Krsmanović says he was unaware of the history of Staro Sajmište when he bought the building – and in this he would not be alone. The Holocaust in Serbia is a neglected topic; it took until 1974 for a memorial plaque to be installed on the site. In socialist Yugoslavia, the genocidal campaign against Serbia’s Jews was widely interpreted as part of the Nazi’s general reign of terror. Many Serbians still see the Holocaust as something that happened in far away places, such as Auschwitz, not a short walk from downtown Belgrade.

“The people [who operate businesses at Staro Sajmište] aren’t to blame for the failure to build something on that site. Three-quarters of them probably don’t even know what unfolded there,” says Sabadoš. “That’s a symptom of a failure of our collective memory.”

Both men blame the state for the disrepair of Staro Sajmište, and are critical of the decision to sell it off in the first place. Krsmanović says state attorneys have attempted to evict him “seven or eight times”, but have been unsuccessful because the sale was legal; he claims he would gladly sell if the state offered to buy it back.

Staro Sajmište isn’t the only former concentration camp in Belgrade to have been subject to commercial development. In 2005, the land that houses the ruins of the Topovske Šupe camp was bought by the local property developer Delta Holding. The company intends to move the ruins, brick by brick, to an adjacent plot of land so it can build what it says will be the biggest mall in the Balkans. This plan has provoked a backlash from the local Jewish community.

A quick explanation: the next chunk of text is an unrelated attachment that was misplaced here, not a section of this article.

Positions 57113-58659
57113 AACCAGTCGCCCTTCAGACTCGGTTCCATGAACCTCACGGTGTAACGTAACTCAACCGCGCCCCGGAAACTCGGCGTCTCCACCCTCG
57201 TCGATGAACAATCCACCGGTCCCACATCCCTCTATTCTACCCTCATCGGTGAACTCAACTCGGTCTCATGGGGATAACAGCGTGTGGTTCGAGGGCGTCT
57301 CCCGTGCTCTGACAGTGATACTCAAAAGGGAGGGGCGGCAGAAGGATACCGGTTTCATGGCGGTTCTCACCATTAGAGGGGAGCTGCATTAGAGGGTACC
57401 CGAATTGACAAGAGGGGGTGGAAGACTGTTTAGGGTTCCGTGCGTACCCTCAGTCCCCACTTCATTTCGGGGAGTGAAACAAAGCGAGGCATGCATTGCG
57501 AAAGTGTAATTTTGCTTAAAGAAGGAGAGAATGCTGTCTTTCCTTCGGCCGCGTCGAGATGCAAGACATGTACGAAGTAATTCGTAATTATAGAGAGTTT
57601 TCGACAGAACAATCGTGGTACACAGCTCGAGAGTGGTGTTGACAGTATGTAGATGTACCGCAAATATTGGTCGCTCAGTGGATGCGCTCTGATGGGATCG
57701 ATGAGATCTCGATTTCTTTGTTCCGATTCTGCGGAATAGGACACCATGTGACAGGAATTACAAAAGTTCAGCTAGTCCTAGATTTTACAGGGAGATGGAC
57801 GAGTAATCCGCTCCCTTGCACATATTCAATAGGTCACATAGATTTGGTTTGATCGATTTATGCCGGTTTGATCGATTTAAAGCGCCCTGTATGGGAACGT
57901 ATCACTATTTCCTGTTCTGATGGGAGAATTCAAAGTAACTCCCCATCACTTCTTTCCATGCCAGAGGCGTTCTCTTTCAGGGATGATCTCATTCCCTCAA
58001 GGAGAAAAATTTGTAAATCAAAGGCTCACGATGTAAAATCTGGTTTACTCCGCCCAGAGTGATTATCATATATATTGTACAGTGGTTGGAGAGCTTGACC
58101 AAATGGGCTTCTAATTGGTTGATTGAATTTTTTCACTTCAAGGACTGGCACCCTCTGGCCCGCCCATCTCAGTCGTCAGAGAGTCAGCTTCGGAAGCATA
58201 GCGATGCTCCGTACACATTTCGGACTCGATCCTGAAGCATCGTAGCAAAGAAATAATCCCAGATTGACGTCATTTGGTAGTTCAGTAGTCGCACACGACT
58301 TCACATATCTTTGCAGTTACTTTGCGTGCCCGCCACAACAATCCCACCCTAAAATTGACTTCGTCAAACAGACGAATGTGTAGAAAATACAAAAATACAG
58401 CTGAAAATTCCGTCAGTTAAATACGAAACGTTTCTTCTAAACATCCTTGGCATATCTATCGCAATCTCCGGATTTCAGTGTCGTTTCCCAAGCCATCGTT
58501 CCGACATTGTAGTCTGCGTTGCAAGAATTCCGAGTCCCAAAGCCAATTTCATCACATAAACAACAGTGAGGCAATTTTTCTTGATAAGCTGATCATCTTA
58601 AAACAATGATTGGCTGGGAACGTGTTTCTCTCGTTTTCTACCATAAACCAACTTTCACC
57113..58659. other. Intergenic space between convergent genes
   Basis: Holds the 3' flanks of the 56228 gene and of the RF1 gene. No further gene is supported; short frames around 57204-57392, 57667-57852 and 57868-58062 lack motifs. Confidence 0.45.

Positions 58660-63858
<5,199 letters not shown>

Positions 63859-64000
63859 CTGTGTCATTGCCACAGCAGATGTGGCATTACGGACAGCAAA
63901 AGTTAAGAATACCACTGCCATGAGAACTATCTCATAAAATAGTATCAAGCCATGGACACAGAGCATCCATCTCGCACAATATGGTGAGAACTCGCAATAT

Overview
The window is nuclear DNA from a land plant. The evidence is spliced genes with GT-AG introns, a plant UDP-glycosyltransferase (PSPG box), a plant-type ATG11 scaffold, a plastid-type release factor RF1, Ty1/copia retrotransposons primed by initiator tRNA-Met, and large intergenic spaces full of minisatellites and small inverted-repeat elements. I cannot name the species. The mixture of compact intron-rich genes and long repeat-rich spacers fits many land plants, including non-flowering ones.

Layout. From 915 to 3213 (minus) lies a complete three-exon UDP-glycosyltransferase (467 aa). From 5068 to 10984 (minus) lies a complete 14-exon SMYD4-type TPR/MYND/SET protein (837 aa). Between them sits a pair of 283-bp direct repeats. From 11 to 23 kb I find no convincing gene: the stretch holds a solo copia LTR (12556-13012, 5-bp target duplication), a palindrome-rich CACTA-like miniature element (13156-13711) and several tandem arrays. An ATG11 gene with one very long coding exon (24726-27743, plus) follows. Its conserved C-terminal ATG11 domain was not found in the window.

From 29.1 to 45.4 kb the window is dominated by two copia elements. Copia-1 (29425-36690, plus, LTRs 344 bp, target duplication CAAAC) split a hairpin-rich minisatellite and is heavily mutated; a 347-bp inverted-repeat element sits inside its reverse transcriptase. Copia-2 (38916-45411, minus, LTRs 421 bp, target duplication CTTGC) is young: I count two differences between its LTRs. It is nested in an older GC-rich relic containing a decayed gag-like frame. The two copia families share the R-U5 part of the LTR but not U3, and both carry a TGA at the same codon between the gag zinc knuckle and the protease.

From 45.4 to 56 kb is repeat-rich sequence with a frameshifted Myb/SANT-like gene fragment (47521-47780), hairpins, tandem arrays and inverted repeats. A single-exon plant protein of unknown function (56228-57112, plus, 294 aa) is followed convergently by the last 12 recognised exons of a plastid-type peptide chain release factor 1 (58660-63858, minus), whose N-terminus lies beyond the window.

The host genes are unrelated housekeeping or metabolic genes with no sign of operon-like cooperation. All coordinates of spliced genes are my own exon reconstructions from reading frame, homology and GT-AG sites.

In the Czech town of Lety, meanwhile, an industrial pig farm was constructed on the site of a camp that held Roma internees during the second world war. Opened in the 1970s, the farm was purchased by the Czech government in 2017 and demolished last year. Kathrin Meyer, executive secretary of the International Holocaust Remembrance Alliance, says it is the only other known example of a camp transformed into a place of business.

She says the cases highlight the conundrum of what to do with sites tainted by a history of human suffering.

“There can be no single ‘correct’ way of preserving a former concentration camp,” says Meyer. “Each site has its own unique and deeply disturbing history, and it is ultimately defined by the horrific events that took place there. The priority must be remembering the victims and survivors. To do this, remembrance sites must serve to educate and inform the world based on facts.”

Budapest’s House of Terror Museum is a useful example of how this might be done successfully. Located on one of the most elegant boulevards in the Hungarian capital, between 1944 and 1989 this majestic 19th-century building was used by successive totalitarian regimes as a torture facility. In 2002, it reopened as a museum commemorating the people brutalised there.

Belgrade’s Jewish community retains hope that a memorial centre on Staro Sajmište might some day serve similar aims. A law paving the way is currently being drafted, but remains some way from completion.

“A memorial centre needs to have an educative function,” says Sabadoš. “A statue where people go to lay a few flowers a couple of times a year isn’t enough. It needs to be a place where people can go to hear, to learn, to understand the extent of what took place there – and that it’s not out of the question that the same thing could happen again tomorrow if you’re not vigilant.”